Judge Sandra Ikuta entered the fray in Treichler v. Comm'r of SSA.  Treichler resurrected the discretionary component of the CAT, pointed to the review of a District Court decision to remand rather than award benefits as falling under the abuse of discretion standard, and other cases describing the power to award benefits as used in rare circumstances.  Treichler stands for the proposition that in assessing the exercise of the power to award benefits as opposed to a remand for further proceedings, that the court reviews the record as a whole including evidence and theories never espoused by the ALJ as a basis for rejecting the claim for disability benefits.  Judge Wallace Tashima dissented and would have applied Garrison to award benefits.

Judge Ikuta uses Dominguez as the platform to swing the pendulum back to the other side.  While Garrison made the credit-as-true doctrine as appearing mandatory in many circumstances, Dominguez makes the CAT appear exceedingly rare.  Dominguez holds that the District Court must find that administrative proceedings would serve no useful purpose.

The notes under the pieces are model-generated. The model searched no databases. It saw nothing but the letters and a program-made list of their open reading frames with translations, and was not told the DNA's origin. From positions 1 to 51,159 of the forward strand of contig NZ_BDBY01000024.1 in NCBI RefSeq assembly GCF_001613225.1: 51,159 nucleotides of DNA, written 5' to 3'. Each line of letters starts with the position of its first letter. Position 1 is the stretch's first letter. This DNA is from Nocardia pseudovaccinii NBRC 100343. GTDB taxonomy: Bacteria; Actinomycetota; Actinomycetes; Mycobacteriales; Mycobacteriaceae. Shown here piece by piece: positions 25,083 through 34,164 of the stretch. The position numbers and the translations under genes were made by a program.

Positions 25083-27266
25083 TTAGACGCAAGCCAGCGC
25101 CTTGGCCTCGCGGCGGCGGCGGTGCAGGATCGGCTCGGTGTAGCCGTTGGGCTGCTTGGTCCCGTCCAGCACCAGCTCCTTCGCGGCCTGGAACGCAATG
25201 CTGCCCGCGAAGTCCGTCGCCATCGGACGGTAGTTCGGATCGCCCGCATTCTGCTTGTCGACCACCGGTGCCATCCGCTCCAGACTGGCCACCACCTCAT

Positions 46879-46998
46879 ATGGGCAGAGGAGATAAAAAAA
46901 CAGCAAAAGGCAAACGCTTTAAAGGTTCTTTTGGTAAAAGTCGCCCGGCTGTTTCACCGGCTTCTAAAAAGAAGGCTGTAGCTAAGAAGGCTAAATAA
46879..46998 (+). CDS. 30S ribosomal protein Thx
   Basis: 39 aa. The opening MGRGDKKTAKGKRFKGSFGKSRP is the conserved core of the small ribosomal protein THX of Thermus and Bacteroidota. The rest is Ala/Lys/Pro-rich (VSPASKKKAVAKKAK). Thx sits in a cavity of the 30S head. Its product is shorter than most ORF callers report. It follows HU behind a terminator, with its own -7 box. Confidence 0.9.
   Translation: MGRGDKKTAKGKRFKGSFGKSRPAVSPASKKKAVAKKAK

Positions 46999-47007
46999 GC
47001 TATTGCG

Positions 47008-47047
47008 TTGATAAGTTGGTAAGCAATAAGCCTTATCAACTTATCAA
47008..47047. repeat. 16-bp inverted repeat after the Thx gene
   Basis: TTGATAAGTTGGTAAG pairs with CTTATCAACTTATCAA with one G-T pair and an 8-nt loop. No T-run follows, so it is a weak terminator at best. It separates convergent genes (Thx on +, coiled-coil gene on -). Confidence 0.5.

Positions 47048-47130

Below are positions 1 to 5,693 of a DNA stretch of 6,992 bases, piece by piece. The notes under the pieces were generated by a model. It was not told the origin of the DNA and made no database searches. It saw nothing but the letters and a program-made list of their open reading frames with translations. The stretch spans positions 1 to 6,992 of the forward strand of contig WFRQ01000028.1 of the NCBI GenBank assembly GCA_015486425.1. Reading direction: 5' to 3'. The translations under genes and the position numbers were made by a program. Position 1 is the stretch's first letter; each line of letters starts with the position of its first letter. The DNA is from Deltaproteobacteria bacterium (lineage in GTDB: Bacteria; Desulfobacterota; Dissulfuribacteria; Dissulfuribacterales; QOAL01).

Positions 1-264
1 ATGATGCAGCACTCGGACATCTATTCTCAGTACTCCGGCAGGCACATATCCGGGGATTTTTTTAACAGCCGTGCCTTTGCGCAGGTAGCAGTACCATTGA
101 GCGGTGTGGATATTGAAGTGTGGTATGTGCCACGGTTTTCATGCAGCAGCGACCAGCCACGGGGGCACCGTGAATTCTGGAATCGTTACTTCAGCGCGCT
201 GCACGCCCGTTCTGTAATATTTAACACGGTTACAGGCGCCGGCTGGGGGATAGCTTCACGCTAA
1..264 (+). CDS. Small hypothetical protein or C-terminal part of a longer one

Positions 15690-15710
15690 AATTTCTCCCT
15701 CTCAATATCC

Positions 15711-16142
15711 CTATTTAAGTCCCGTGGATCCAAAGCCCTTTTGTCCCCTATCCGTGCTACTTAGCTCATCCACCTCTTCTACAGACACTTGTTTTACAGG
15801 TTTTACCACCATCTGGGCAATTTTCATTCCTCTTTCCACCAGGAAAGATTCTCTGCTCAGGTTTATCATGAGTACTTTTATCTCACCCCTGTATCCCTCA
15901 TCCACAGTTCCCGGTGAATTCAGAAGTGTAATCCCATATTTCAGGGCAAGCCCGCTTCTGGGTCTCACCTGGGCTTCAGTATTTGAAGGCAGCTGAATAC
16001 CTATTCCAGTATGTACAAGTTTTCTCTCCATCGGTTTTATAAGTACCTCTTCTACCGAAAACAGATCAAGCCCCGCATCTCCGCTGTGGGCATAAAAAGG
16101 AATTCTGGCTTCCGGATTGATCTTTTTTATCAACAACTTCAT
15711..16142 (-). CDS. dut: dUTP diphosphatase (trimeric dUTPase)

And therein lies the rub.  The no useful purpose element of the CAT requires a tempered consideration of not only the fairness of additional administrative proceedings to the claimant but also the preservation of scarce resources.  Where the result is obvious, the court should reverse an award benefits.  It isn't so much that additional administrative proceedings would serve no useful purpose, but more that the utility gained from a remand are unlikely to provide a basis for a different result other than the payment of benefits.